Early experience with endoscopic foraminotomy in patients with moderate degenerative deformity

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OBJECTIVE

Asymmetrical degeneration of the disc is one of the most common causes of primary degenerative scoliosis in adults. Coronal deformity is usually less symptomatic than a sagittal deformity because there is less expenditure of energy and hence less effort to maintain upright posture. However, nerve root compression at the fractional curve or at the concave side of the main curve can give rise to debilitating radiculopathy.

METHODS

This study was a retrospective analysis of 16 patients with coronal deformity of between 10° and 20°. All patients underwent endoscopic foraminal decompression surgery. The pre- and postoperative Cobb angle, visual analog scale (VAS), 36-Item Short Form Health Survey (SF-36), and Oswestry Disability Index scores were measured.

RESULTS

The average age of the patients was 70.0 ± 15.5 years (mean ± SD, range 61–86 years), with a mean followup of 7.5 ± 5.3 months (range 2–14 months). The average coronal deformity was 16.8° ± 4.7° (range 10°–41°). In 8 patients the symptomatic foraminal stenosis was at the level of the fractional curve, and in the remaining patients it was at the concave side of the main curve. One of the patients included in the current cohort had to undergo a repeat operation within 1 week for another disc herniation at the adjacent level. One patient had CSF leakage, which was repaired intraoperatively, and no further complications were noted. On average, preoperative VAS and SF-36 scores showed a tendency for improvement, whereas a dramatic reduction of VAS, by 65% (p = 0.003), was observed in radicular leg pain.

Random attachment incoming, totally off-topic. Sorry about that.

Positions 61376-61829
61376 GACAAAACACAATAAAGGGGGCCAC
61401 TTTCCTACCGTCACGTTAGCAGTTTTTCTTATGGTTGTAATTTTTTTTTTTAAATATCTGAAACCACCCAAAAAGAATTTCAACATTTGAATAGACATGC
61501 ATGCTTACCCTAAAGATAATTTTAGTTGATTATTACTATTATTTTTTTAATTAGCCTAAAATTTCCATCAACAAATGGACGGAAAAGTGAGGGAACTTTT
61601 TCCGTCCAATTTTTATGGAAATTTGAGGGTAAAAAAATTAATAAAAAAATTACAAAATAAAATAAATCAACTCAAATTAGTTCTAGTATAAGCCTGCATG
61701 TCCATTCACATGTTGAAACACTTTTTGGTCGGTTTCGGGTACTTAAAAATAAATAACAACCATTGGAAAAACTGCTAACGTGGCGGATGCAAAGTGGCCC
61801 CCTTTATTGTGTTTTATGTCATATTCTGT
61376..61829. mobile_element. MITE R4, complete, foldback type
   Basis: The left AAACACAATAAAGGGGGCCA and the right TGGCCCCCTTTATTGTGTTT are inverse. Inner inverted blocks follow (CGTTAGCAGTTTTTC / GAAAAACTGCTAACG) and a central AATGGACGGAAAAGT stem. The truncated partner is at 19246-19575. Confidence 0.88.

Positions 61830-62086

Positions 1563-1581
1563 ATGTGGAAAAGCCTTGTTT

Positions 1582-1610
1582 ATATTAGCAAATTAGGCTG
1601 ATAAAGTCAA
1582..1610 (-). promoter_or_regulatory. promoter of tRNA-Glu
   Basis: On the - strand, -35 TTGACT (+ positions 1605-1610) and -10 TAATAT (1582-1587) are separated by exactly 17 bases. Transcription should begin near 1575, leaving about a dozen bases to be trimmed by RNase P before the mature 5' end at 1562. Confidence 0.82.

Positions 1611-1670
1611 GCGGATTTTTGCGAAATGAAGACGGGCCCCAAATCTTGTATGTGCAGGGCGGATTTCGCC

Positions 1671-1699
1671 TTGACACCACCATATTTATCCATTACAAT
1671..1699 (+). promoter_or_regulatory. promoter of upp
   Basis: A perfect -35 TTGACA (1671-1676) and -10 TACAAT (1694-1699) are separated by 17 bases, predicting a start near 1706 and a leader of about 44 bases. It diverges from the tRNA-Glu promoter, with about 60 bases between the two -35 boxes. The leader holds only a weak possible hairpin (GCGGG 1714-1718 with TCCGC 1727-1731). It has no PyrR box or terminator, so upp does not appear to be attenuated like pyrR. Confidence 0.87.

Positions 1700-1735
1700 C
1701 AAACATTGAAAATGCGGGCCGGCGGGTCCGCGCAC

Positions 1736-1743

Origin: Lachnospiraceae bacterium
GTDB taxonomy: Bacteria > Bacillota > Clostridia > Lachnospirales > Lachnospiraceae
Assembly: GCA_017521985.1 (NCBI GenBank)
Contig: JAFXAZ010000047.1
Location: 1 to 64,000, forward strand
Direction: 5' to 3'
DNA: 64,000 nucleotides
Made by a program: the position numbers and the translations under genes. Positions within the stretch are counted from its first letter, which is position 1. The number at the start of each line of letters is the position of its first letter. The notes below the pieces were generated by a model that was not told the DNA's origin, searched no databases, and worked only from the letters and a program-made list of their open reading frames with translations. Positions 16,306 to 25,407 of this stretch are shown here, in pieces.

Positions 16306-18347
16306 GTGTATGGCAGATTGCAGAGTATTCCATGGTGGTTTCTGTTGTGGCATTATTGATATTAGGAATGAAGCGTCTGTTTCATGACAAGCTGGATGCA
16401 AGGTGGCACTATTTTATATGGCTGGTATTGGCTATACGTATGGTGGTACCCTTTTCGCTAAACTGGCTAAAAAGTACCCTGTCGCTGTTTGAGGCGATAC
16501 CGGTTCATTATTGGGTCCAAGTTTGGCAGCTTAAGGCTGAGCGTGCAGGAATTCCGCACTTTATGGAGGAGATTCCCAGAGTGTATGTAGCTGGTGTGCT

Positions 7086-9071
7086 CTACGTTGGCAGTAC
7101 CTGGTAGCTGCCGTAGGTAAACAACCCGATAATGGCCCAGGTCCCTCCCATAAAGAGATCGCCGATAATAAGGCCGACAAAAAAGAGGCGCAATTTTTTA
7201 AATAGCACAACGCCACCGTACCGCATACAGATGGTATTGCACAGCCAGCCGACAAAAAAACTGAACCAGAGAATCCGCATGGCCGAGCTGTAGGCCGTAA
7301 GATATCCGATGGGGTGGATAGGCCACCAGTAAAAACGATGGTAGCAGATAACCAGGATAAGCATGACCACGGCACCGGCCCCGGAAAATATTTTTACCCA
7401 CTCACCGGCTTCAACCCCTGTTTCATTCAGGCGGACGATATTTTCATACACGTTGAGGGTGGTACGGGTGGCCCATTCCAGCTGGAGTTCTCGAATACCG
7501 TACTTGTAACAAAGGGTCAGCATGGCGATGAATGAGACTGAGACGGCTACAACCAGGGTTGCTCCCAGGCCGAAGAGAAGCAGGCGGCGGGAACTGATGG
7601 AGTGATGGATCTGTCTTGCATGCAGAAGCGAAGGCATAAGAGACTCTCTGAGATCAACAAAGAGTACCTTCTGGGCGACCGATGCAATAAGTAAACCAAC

CONCLUSIONS

Patients with mild to moderate spinal deformity are often compensated and have tolerable levels of back pain. However, unilateral radicular pain resulting from foraminal stenosis can be debilitating. In select cases, an endoscopic discectomy or foraminotomy enables the surgeon to decompress the symptomatic foramen with preservation of essential biomechanical structures, delaying the need for a major deformity correction surgery.

ABBREVIATIONSLL = lumbar lordosis; MCS = mental component summary; ODI = Oswestry Disability Index; PCS = physical component summary; PI = pelvic incidence; PT = pelvic tilt; SF-36 = 36-Item Short Form Health Survey; SVA = sagittal vertical axis; VAS = visual analog scale.